Soap Operas in Peril During WGA Strike!

By Marlena De Lacroix 

The strike by the Writers Guild of America is only four days old, yet its ultimate and unknown dénouement is creating more buzz than the conclusion of any storyline in soap history. Can the very low-rated nine network soaps survive the strike, or will the strike deal the entire 55-year-old television genre a fatal blow?

How and if this happens depends upon the possible outcomes of several scenarios. Unfortunately, as this is written, there is no official confirmation of how far scripts already written by the striking writers will go. ABC says it has episodes of its soaps prepared until January; other soaps are known to be shooting only three weeks ahead of their airdates. One of three alternatives will have to be utilized as soon as the current material runs out.

1. Scripts will have to written by scabs. In both the writers’ strike of 1988, which lasted 22 weeks, and a short strike in 1980, anonymous scabs wrote the soaps. The scabs were said to be anyone from the shows’ producers themselves to novelists recruited by the networks. Scab-written material had long-lasting implications. I spoke with As the World Turns striking writer Douglas Marland at the time of the 1988 strike (he died in 1993) who was furious because scabs had hanged his carefully planned and crafted storylines. When the strike ended, Marland had to waste a lot of time undoing the damage; for example, un-marrying characters the scabs had married off. Primetime shows, which are episodic and mostly have conclusive endings, didn’t face this problem. For soaps writers, strikes create scheduling and continuity nightmares.

On the other hand, the two previous strikes introduced new writing talents (we still called them scabs) to the medium. In the 1980 strike, a sci-fi novelist was recruited by General Hospital and he later created the wildly successful (if absurd!) Ice Princess storyline for Luke and Laura. Another scab from that strike went on to write for virtually every soap opera in the ensuing years.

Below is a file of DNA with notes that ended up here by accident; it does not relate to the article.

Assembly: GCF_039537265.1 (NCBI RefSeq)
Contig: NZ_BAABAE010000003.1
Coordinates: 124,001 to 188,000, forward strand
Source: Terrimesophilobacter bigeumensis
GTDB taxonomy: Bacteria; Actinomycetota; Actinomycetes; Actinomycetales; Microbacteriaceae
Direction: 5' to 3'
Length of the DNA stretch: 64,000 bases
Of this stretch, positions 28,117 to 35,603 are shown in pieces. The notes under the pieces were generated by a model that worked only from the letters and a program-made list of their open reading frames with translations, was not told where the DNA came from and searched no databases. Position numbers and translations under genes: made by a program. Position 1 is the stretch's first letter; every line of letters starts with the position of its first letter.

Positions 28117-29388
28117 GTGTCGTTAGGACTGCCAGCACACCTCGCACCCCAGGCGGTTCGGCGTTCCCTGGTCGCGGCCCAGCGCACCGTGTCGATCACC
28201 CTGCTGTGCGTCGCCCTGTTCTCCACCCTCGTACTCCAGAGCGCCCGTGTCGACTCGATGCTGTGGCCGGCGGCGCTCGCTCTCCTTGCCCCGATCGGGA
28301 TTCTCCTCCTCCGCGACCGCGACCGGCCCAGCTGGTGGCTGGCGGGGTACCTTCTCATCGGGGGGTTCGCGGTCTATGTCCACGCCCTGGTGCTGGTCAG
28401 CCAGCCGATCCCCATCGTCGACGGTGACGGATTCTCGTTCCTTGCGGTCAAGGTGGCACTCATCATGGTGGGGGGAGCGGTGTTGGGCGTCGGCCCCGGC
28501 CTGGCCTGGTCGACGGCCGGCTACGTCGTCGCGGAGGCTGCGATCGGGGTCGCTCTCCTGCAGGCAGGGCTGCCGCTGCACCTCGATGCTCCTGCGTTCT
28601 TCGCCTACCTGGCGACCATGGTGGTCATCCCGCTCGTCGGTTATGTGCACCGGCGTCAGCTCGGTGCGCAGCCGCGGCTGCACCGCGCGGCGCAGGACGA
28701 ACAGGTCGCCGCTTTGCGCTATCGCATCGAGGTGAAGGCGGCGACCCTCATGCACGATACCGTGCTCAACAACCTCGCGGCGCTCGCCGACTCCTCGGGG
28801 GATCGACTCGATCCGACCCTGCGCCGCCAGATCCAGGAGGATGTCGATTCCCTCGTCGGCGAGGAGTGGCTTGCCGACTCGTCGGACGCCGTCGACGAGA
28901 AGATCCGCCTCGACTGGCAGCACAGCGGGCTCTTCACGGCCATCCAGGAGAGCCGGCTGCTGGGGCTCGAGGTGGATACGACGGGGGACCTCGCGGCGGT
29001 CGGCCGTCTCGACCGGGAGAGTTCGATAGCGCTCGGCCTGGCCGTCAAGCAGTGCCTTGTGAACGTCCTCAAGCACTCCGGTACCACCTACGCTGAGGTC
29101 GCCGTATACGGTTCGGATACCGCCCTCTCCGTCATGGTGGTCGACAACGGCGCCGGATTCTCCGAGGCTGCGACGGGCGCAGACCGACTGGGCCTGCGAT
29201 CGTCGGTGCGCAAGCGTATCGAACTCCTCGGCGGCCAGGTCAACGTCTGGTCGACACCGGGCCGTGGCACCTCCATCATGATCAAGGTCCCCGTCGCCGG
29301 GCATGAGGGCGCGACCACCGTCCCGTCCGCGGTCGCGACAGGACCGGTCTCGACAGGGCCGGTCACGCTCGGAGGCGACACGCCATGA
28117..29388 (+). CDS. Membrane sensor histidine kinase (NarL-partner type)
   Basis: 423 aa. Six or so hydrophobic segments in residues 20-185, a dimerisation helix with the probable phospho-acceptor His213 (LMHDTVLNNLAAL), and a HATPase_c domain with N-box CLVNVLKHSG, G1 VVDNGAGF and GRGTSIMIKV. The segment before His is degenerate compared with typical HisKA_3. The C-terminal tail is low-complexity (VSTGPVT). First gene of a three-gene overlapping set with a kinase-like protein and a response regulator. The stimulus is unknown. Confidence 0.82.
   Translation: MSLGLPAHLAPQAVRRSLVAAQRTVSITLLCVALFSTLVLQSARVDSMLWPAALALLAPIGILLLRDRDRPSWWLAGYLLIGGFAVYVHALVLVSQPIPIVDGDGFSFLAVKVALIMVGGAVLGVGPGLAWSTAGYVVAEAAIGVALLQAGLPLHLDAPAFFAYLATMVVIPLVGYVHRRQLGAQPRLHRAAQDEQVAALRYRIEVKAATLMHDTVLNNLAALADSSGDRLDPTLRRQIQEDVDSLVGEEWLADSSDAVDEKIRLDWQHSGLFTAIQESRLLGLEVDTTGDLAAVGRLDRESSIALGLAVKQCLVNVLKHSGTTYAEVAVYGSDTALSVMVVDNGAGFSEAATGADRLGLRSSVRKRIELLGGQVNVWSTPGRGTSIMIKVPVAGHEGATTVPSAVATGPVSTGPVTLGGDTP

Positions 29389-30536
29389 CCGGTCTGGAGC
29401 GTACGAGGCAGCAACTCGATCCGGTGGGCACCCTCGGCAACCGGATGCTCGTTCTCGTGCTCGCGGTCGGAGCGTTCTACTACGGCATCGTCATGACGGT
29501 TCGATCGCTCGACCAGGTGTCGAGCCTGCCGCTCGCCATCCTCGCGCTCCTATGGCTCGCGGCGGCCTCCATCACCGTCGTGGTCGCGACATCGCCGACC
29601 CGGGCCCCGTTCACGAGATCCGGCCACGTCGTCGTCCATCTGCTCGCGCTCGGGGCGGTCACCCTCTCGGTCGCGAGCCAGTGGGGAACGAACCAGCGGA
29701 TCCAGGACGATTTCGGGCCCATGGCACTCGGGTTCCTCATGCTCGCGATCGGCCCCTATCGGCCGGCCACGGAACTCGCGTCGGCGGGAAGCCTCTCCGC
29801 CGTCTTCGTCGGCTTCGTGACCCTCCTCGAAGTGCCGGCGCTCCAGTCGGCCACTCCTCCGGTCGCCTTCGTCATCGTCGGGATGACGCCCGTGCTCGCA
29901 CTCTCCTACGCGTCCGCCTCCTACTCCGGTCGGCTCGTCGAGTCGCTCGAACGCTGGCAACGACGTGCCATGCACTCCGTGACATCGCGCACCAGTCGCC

2. Soaps will be replaced by soap reruns. Although soap reruns are rarely aired, except on SOAPnet, soap viewers usually love to see repeats of their favorite shows. Unfortunately, most want to see shows from the ’80s and early ’90s (such as Santa Barbara and General Hospital) when soaps were better written and produced than they are now. So as to not show up the weaknesses of current soaps, the reruns that may be aired during this strike will probably not be older than a year or two.

3. Soaps will be replaced by other (i.e. cheaper) forms of programming. If game shows, talk shows or any other kinds of programming (such as news and sports coverage) are substituted for striking soaps, the entire daytime medium could be doomed. Soap ratings are so low now that any kind of shows that can do better numbers in their time slots may well be picked to replace the soaps themselves. Permanently.

Blanket cancellation is, of course, the nightmare scenario for daytime soaps. Since the beginning of television in the ’50s, they have occupied extremely lucrative advertiser-desirable network afternoon timeslots. These slots are coveted by producers of all sorts of daytime shows, such as talk, game and even female-interest home improvement shows now seen on cable. If soaps are cancelled due to the effects of a long writers strike, soap fans may indeed experience their final opportunity to tune in tomorrow.

Originally published on

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